Kveta Wed 03-Apr-13 10:33:56

is there a LLL group near you? or a baby cafe?

I am lucky that we have good support locally here - but you do have to be pro active in using the support. Many people I know who didn't bfeed did know about the LLL, and the local bfing clinic, but didn't use them - then complained that there was no support.

And anyone who mentions that there are support networks in place is considered patronising/a hippy/to be pushing bfing.

so it is difficult.

however, it would be nice if there was joined up thinking, and all HVs and community midwives either knew how to support new mums, or who to direct them to if unable to provide support themselves.

Phineyj Wed 03-Apr-13 10:37:44

TryDrawing I couldn't agree more. I did give up and it was partly because I knew of two women who had actually ended up being admitted to hospital with their babies because the babies were so dehydrated/hungry. It is just plain daft IMO to carry on with something that isn't working for the baby, but you do feel guilty because of all the posters etc. The reality is that you are trying to get the hang of something potentially difficult and painful when you are already at a very low ebb. And I had an independent midwife! Unfortunately I can't see any solution that doesn't cost money but treating women like adults and being honest (not alarmist) about potential difficulties would help.

Phineyj Wed 03-Apr-13 10:40:50

By the way there are lots of clinics/groups round here but if your baby arrives at Xmas as mine did, not much is open, and I couldn't see how to get to them when I couldn't drive or get the pram out of the house post CSection. It felt like an assault course, just to feed the baby! I suppose the main issue is you need the help in person and very quickly.

SuffolkNWhat Wed 03-Apr-13 10:43:26

Message withdrawn at poster's request.

TryDrawing Wed 03-Apr-13 10:53:25

Kveta There is an LLL group in a town about 45 mins away. But I went to 3 different local groups, with midwives, HVs and peer supporters and none of them could help. I didn't know if LLL would be better and I was in no fit state to drive for 45 mins.

I guess that my mistake was expecting that my midwives and HVs would be able to support me, or at least would know where I could get support. On a Friday, their only suggestion aws to go the the baby cafe on Wednesday. That was about 120 feeds away for me.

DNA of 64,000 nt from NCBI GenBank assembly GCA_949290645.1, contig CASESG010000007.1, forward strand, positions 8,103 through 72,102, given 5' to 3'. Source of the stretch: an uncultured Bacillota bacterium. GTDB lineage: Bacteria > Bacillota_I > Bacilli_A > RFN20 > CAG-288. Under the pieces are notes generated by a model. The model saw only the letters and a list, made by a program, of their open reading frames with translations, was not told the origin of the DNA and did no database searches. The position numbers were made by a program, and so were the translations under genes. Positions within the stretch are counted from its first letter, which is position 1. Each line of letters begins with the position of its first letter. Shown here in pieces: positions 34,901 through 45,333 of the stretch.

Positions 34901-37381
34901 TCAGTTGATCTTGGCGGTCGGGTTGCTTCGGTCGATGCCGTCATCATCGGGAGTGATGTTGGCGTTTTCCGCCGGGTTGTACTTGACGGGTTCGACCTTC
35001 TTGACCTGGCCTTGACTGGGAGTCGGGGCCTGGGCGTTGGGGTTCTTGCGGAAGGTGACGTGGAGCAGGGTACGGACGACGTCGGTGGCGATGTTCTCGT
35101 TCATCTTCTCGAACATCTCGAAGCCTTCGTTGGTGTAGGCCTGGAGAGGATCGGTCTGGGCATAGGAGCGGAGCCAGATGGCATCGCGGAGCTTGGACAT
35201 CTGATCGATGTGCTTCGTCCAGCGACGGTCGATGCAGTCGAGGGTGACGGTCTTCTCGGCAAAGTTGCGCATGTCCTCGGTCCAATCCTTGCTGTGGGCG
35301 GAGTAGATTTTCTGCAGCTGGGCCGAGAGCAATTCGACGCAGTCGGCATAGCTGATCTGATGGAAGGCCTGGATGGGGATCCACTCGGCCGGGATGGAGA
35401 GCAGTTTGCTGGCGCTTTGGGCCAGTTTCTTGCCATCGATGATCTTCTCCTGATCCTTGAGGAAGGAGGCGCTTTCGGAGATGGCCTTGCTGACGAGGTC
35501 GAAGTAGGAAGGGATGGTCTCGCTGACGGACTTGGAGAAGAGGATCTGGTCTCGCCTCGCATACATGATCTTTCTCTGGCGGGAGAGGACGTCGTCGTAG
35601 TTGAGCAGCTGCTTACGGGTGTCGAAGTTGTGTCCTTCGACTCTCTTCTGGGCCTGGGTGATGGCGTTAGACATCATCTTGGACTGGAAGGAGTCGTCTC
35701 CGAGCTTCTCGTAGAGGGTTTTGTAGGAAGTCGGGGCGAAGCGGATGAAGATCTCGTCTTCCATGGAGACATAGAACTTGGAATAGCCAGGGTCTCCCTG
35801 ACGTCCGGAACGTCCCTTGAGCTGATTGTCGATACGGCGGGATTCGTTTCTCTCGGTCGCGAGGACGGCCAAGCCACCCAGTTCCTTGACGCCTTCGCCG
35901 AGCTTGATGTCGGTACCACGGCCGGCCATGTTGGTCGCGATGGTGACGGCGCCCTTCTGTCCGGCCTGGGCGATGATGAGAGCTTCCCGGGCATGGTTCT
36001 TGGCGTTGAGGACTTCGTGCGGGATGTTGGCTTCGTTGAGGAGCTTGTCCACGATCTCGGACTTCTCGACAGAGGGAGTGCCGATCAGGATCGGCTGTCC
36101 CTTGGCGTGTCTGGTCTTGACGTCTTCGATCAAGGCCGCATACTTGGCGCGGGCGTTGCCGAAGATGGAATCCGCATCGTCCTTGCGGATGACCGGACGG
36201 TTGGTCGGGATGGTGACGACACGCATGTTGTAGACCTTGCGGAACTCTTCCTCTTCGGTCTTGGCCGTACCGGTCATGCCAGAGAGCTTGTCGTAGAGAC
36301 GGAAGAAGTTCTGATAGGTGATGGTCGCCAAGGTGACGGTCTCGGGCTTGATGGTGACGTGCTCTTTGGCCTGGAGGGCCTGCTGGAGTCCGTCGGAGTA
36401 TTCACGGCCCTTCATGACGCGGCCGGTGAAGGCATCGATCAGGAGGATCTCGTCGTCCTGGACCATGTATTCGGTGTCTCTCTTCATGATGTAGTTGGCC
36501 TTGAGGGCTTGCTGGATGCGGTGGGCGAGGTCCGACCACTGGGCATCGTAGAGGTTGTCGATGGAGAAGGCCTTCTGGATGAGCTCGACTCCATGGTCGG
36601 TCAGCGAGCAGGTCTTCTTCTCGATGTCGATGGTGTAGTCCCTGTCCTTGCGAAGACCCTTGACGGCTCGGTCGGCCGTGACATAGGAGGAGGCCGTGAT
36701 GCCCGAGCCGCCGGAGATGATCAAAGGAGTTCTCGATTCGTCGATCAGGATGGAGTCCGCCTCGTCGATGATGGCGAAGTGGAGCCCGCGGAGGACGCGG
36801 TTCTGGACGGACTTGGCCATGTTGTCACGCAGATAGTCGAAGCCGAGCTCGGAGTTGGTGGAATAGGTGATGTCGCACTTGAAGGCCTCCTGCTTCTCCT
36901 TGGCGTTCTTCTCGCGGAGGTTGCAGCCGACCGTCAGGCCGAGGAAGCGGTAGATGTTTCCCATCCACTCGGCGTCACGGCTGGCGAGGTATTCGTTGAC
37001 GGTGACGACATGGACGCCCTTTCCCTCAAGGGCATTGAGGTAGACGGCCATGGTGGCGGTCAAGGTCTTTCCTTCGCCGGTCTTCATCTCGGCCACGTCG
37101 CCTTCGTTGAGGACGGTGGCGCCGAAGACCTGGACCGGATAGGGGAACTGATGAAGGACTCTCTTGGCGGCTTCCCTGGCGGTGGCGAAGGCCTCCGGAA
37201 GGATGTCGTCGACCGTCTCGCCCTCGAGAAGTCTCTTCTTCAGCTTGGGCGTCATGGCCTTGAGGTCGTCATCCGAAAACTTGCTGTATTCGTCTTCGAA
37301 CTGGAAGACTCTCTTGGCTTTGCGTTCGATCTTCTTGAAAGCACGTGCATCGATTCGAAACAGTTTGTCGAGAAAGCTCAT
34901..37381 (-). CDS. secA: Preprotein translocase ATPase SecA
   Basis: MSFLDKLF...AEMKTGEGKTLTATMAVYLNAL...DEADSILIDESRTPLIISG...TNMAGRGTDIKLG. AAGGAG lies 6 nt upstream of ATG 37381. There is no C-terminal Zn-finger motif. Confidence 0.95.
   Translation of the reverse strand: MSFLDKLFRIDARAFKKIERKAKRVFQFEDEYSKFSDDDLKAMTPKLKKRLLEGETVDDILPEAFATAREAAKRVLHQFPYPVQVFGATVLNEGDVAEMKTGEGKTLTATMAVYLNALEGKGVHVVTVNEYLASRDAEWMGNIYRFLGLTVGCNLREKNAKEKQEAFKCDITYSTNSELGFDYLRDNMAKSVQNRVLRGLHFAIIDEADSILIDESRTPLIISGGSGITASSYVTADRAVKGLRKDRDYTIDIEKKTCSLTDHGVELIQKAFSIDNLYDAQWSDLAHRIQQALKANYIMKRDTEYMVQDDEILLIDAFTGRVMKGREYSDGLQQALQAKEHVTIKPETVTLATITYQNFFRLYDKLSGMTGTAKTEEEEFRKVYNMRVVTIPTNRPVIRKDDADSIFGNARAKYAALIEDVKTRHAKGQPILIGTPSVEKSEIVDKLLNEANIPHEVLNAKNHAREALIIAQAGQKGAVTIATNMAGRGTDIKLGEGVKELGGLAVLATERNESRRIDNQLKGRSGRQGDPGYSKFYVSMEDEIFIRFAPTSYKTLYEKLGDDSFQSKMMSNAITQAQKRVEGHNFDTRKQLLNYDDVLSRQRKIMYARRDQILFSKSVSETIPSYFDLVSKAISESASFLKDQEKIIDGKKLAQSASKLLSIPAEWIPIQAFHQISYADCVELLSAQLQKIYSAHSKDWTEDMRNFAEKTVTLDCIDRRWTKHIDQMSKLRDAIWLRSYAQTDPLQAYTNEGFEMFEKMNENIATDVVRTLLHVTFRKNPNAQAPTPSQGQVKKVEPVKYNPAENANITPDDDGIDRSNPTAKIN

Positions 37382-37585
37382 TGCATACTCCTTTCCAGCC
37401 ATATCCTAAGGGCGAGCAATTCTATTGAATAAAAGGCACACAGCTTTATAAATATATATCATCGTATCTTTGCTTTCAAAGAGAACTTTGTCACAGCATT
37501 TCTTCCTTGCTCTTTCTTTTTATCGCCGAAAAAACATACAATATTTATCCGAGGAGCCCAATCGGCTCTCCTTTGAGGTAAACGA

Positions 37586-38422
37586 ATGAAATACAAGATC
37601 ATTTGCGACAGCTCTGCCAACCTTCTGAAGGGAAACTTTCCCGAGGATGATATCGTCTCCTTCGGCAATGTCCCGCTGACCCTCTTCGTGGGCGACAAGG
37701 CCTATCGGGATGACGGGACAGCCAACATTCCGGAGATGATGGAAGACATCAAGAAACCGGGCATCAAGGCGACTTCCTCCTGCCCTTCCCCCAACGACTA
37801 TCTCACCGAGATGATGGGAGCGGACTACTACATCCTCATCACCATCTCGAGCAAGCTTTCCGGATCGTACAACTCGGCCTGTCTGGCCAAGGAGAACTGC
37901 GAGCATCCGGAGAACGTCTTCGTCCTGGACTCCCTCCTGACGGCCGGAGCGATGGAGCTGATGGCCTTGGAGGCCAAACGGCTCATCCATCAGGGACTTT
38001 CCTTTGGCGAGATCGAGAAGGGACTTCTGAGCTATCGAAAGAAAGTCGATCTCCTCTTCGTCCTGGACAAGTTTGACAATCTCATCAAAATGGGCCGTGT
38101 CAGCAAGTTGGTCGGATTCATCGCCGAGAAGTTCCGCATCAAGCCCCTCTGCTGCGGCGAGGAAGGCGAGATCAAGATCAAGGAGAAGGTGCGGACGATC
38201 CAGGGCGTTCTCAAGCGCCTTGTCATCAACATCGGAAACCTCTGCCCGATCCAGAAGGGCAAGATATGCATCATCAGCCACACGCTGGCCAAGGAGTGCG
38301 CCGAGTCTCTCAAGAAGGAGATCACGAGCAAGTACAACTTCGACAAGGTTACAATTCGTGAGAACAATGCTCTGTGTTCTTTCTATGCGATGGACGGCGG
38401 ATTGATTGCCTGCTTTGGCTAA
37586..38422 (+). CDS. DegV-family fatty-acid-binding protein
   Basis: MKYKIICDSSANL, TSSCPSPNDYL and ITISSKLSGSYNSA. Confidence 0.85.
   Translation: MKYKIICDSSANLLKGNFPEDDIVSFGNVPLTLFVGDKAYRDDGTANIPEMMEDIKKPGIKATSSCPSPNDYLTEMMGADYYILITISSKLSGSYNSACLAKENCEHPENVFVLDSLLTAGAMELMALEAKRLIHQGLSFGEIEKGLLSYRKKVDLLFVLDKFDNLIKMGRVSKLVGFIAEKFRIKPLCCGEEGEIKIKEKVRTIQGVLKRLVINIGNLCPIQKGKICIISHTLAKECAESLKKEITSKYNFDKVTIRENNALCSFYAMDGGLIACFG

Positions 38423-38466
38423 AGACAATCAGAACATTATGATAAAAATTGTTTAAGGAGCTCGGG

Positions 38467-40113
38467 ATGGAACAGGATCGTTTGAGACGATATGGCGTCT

Phineyj that's the problem exactly. The choice you're given is "use formula or your baby will starve and have to go to hospital". Not "You're obviously struggling to breastfeed, I'll refer you to a specialist".

I've seen babies on the postnatal ward given formula just because they don't seem to be feeding "right". Their terrified mothers consent because they're told that their baby is becoming dehydrated. But no blood tests are done to confirm this. And no further bf support is offered

If breastfeeding can have such a significant effect on health outcomes for mothers and children, it is worth investing in. But the investment needs to be concentrated postnatally. The (slightly flawed) message that breast is best is out there. Surely more women openly, successfully and happily breastfeeding is going to do more to promote it than posters in hospital toilets.

piprabbit Wed 03-Apr-13 10:54:13

Have you contacted the Maternity Services Liaison Committee at your hospital? They should be interested in working to improve BFing support.

FWIW some brilliant midwives at my local hospital are doing great work to support infant feeding by setting up the www.feedingtogether.com/ website with FB page and twitter feed. They are very good at giving advice and responding to questions they get on-line. Unfortunately management don't seem as bothered about maintaining the numbers of actual real live people (professional or volunteer) to support new mums sad.

EauRouge Wed 03-Apr-13 10:56:25

I would have suggested asking your PCT/local council about applying for UNICEF Baby Friendly status, but it's all a bit up-in-the-air at the moment because of the way everything is being restructured.

One of my nearest hospitals is Baby Friendly and gives out LLL/NCT local numbers in the front of that red book that all new mothers get, and give out details of all the Baby Cafes and LLL meetings and stay in contact with local BFCs. They also have NCT peer supporters doing the rounds and have a great scheme where new mothers can request a call from a peer supporter 48 hours after going home to see how things are going. Maybe these are some things you could suggest to the hospital?

Or maybe do a bit of fundraising to get copies of some decent breastfeeding books in the post-natal ward for new mothers to read?

If you wanted to get really involved then how about looking into breastfeeding counsellor training?